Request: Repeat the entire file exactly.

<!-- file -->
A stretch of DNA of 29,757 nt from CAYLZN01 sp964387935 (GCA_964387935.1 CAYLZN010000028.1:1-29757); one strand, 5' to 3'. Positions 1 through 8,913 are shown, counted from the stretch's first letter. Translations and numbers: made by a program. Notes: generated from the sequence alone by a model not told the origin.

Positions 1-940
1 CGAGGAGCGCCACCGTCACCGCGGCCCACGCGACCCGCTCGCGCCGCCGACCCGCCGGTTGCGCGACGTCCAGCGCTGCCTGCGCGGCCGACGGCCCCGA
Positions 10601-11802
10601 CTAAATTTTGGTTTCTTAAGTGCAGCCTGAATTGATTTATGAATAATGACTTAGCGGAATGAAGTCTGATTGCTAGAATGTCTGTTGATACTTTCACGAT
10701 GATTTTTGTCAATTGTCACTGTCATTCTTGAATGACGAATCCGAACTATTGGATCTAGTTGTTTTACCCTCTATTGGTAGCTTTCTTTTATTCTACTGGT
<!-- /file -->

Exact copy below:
A stretch of DNA of 29,757 nt from CAYLZN01 sp964387935 (GCA_964387935.1 CAYLZN010000028.1:1-29757); one strand, 5' to 3'. Positions 1 through 8,913 are shown, counted from the stretch's first letter. Translations and numbers: made by a program. Notes: generated from the sequence alone by a model not told the origin.

Positions 1-940
1 CGAGGAGCGCCACCGTCACCGCGGCCCACGCGACCCGCTCGCGCCGCCGACCCGCCGGTTGCGCGACGTCCAGCGCTGCCTGCGCGGCCGACGGCCCCGA
Positions 10601-11802
10601 CTAAATTTTGGTTTCTTAAGTGCAGCCTGAATTGATTTATGAATAATGACTTAGCGGAATGAAGTCTGATTGCTAGAATGTCTGTTGATACTTTCACGAT
10701 GATTTTTGTCAATTGTCACTGTCATTCTTGAATGACGAATCCGAACTATTGGATCTAGTTGTTTTACCCTCTATTGGTAGCTTTCTTTTATTCTACTGGT